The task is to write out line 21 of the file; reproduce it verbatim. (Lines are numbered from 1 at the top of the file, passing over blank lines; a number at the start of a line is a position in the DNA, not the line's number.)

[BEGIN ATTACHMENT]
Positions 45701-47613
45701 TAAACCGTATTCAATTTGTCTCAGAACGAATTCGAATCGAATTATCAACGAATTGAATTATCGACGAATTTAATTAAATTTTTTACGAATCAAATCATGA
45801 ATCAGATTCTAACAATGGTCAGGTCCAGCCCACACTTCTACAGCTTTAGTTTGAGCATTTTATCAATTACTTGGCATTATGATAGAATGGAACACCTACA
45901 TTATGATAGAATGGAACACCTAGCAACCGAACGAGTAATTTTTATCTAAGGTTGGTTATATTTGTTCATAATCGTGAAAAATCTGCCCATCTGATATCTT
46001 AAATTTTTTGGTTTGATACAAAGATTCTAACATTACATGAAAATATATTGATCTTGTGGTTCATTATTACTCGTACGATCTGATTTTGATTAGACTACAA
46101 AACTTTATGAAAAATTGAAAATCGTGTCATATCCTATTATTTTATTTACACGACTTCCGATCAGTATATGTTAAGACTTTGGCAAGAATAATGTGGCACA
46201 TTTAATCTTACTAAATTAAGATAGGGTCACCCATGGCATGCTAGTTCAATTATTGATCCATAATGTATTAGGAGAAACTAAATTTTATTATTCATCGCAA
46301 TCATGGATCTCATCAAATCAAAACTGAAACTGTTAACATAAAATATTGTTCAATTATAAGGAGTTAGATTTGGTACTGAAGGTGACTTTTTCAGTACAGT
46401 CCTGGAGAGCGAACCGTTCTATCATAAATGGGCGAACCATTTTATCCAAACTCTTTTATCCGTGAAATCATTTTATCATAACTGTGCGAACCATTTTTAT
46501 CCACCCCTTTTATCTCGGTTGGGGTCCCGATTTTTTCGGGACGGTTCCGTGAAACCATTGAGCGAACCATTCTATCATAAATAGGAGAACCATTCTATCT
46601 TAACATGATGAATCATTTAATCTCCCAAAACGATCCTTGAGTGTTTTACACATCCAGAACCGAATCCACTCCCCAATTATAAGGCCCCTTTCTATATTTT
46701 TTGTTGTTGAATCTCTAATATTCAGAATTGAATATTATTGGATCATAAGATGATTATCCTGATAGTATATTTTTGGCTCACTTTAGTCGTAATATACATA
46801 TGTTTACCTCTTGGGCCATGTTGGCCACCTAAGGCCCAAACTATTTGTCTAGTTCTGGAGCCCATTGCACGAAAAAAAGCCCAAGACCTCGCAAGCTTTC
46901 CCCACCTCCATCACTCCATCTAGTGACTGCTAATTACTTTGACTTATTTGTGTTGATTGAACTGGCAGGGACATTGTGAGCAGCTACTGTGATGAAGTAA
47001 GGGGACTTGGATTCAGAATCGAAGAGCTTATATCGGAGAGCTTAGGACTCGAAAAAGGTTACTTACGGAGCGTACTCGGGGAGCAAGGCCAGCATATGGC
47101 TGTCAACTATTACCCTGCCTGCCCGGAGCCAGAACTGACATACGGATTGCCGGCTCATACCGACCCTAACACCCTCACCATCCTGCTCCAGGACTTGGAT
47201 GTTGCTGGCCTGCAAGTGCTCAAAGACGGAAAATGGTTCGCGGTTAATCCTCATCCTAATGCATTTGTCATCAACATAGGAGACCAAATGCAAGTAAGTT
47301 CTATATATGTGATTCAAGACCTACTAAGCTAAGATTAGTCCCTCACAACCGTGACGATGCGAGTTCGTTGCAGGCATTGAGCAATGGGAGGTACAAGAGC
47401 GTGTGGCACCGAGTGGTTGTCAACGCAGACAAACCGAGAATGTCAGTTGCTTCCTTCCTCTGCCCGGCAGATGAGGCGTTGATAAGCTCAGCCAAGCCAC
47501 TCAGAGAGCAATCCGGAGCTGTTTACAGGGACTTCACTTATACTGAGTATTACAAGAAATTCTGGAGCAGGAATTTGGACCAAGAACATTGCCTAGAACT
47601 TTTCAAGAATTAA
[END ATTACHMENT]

47601 TTTCAAGAATTAA